We included some comments recently from Jon Bennett on a rise in copper theft stations in Richmond, Va. Jon is a retired Cox market chief, now doing contract work in that area.
One of his clients, WGGM(AM) in Chester, has had two incidents of copper theft within the last year. The first required the station to replace the ground screen surrounding the tower, including ground strap and the copper feed line to the tower. After that, they poured additional gravel over the ground screen, to complicate the job of anyone trying to pull up that portion of the ground system.
In the second incident, a thief cut out the ground strap as it crossed under the base insulator and removed the exposed ground strap.
The station’s consulting engineer, Stu Graham of Graham-Brock, sent me Jon’s latest anti-theft approach. Stu writes that the solution is unique and believes the technique can help other stations.
As you can see beginning in Fig. 1, Jon has coated the base pier with tar. Not only does this protect the ground strap and connections from the weather and unintended damage; it also makes access by thieves much more difficult. Because the copper is not exposed, it is not as desirable to recycling centers.
Left to right: Fig. 1: Coat the base pier with tar to discourage copper theft; Fig. 2: The tar can be applied easily using a trowel; Fig. 3: A closeup of the top of the pier. The tar greatly reduces salvage value of the copper.
The tub of tar is cheap insurance when compared to replacing a ground system. You can apply it easily with a trowel.
The Graham-Brock website, www.grahambrock.com, is a good source of engineering techniques. Be sure to bookmark it.
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Fig. 4: Conduit at the transmitter site should be plugged. Expandable foam is used here. If your transmitter or rooftop studio site uses plastic conduit for cabling to towers or satellite dishes, make sure the ends are plugged, as seen in Fig. 4.
Water entering the open ends can freeze and split the conduit or route water into your equipment room. The openings also can attract snakes or rodents, regardless of whether the conduit is made of plastic or metal.
Any major hardware store can provide a range of sealing products. If you go with expandable foam, try plugging the opening with stainless steel or copper wool first, then seal. Animals that call your conduit home won’t chew through the metal wool and will be repelled.
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The recent Broadcasters Clinic in Wisconsin drew more than 300 registrants. It was an excellent time to network with fellow engineers and listen to top-notch technological presentations.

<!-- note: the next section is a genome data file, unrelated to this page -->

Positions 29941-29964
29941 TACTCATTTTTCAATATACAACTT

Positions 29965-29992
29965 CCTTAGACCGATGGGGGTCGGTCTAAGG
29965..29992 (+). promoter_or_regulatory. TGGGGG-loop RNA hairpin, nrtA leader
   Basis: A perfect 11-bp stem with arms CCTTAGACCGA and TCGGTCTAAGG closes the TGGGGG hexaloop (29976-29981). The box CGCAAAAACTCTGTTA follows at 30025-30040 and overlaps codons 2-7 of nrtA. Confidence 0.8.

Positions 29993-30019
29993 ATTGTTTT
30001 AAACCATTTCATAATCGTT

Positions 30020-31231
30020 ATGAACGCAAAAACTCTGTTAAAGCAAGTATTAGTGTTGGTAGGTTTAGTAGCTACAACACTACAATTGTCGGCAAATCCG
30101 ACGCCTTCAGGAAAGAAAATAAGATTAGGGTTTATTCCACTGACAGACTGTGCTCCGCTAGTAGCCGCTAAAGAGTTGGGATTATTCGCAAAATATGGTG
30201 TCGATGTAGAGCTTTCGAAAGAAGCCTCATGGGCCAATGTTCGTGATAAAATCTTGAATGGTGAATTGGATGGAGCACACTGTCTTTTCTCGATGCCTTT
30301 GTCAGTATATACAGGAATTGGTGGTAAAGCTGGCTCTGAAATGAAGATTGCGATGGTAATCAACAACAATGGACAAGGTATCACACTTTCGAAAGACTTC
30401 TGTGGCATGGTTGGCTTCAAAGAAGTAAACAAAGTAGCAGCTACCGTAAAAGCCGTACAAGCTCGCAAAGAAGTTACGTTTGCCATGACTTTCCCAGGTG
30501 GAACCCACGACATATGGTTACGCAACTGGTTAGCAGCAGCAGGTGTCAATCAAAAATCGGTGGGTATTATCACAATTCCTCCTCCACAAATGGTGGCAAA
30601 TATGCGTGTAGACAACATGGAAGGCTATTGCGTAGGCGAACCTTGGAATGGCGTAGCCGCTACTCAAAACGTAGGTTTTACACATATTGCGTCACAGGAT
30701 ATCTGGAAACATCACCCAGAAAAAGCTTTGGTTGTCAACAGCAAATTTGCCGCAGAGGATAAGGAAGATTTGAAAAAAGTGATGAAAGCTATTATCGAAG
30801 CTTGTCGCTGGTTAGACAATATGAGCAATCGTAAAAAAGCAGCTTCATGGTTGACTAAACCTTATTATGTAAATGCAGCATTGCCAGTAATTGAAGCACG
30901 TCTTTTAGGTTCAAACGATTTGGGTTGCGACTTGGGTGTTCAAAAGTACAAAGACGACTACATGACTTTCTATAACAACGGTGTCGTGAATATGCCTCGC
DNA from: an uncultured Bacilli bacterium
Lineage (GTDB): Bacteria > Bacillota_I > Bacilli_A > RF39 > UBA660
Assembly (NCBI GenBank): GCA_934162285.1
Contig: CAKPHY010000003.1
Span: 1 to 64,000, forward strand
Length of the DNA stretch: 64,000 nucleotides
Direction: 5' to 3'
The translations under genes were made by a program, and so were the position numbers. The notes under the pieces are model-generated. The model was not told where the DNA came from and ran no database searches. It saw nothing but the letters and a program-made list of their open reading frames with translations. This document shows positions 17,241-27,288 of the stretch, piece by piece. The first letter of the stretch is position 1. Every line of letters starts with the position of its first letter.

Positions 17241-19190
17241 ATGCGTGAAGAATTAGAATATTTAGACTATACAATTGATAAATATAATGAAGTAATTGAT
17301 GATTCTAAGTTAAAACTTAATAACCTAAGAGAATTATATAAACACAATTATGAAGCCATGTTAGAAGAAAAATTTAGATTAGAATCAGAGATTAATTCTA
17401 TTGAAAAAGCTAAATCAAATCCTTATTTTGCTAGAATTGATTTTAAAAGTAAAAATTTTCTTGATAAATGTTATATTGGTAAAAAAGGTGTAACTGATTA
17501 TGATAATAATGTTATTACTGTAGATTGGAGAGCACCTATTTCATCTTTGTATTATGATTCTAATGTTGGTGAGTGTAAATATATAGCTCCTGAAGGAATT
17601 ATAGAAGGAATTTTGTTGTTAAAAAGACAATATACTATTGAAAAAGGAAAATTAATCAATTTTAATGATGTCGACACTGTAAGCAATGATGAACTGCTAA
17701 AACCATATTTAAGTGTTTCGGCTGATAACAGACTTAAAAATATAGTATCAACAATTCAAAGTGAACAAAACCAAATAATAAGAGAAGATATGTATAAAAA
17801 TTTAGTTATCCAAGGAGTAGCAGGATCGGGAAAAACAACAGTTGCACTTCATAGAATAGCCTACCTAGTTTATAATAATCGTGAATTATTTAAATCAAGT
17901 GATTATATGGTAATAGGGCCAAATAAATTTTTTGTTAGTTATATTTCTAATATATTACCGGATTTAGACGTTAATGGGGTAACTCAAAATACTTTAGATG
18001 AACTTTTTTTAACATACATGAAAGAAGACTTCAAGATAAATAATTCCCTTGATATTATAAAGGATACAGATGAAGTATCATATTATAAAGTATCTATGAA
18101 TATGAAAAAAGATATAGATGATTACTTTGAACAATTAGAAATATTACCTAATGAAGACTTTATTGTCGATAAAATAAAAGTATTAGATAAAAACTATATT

Fig. 5: Keep your tower site in check. A convenient list from consulting firm Munn-Reese can help. At the event I spoke with Ed Trombley, one of the consulting engineers at the firm Munn-Reese Inc. in Coldwater, Mich. He handed me a unique business card, about the size of a 3-by-5 index card. All of the company’s contact information is printed on one side. Flip it over and there’s a form titled “Been to the Tower Lately?” It contains 11 parameters or checks that should be performed quarterly. There are checkboxes for the months of January, April, July and October.
At a glance, you can ensure that your quarterly tower and other inspections have been completed.
In addition, there are 11 checks that should be performed at the transmitter site to keep you legal with the FCC and in keeping with good engineering practice.
This is a great way to start a regular maintenance plan, if you don’t have one. If you are an IT engineer who recently has been tasked with transmitter responsibilities as well, this maintenance checklist card will be invaluable.
For a free copy, send a self-addressed, stamped business-sized envelope to Ed Trombley, Engineer, Munn-Reese Inc., P. O. Box 220, Coldwater, MI 49036.
For more topical engineering information, visit the company’s website, www.munn-reese.com.
John Bisset marked his 40th year in radio in broadcasting recently. He now works with Tieline Technology. He is a past recipient of the SBE’s Educator of the Year Award. Reach him at firstname.lastname@example.org. He can be reached at (603) 472-5282. Faxed submissions can be sent to (603) 472-4944.
Submissions for this column are encouraged and qualify for SBE recertification credit.